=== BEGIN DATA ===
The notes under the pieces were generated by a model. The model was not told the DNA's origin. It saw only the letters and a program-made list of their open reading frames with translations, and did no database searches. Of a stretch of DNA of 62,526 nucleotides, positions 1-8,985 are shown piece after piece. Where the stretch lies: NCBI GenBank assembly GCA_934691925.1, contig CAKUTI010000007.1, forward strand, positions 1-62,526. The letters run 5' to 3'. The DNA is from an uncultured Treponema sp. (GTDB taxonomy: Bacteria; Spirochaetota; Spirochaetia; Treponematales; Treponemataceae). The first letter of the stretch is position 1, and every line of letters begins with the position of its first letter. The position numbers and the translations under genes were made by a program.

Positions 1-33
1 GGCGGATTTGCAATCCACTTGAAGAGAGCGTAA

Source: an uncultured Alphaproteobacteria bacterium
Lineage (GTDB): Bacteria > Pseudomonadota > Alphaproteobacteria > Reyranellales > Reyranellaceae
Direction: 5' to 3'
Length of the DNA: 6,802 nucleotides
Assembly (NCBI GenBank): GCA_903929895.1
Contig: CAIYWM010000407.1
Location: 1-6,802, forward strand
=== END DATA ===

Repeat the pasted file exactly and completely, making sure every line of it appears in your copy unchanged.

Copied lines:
The notes under the pieces were generated by a model. The model was not told the DNA's origin. It saw only the letters and a program-made list of their open reading frames with translations, and did no database searches. Of a stretch of DNA of 62,526 nucleotides, positions 1-8,985 are shown piece after piece. Where the stretch lies: NCBI GenBank assembly GCA_934691925.1, contig CAKUTI010000007.1, forward strand, positions 1-62,526. The letters run 5' to 3'. The DNA is from an uncultured Treponema sp. (GTDB taxonomy: Bacteria; Spirochaetota; Spirochaetia; Treponematales; Treponemataceae). The first letter of the stretch is position 1, and every line of letters begins with the position of its first letter. The position numbers and the translations under genes were made by a program.

Positions 1-33
1 GGCGGATTTGCAATCCACTTGAAGAGAGCGTAA

Source: an uncultured Alphaproteobacteria bacterium
Lineage (GTDB): Bacteria > Pseudomonadota > Alphaproteobacteria > Reyranellales > Reyranellaceae
Direction: 5' to 3'
Length of the DNA: 6,802 nucleotides
Assembly (NCBI GenBank): GCA_903929895.1
Contig: CAIYWM010000407.1
Location: 1-6,802, forward strand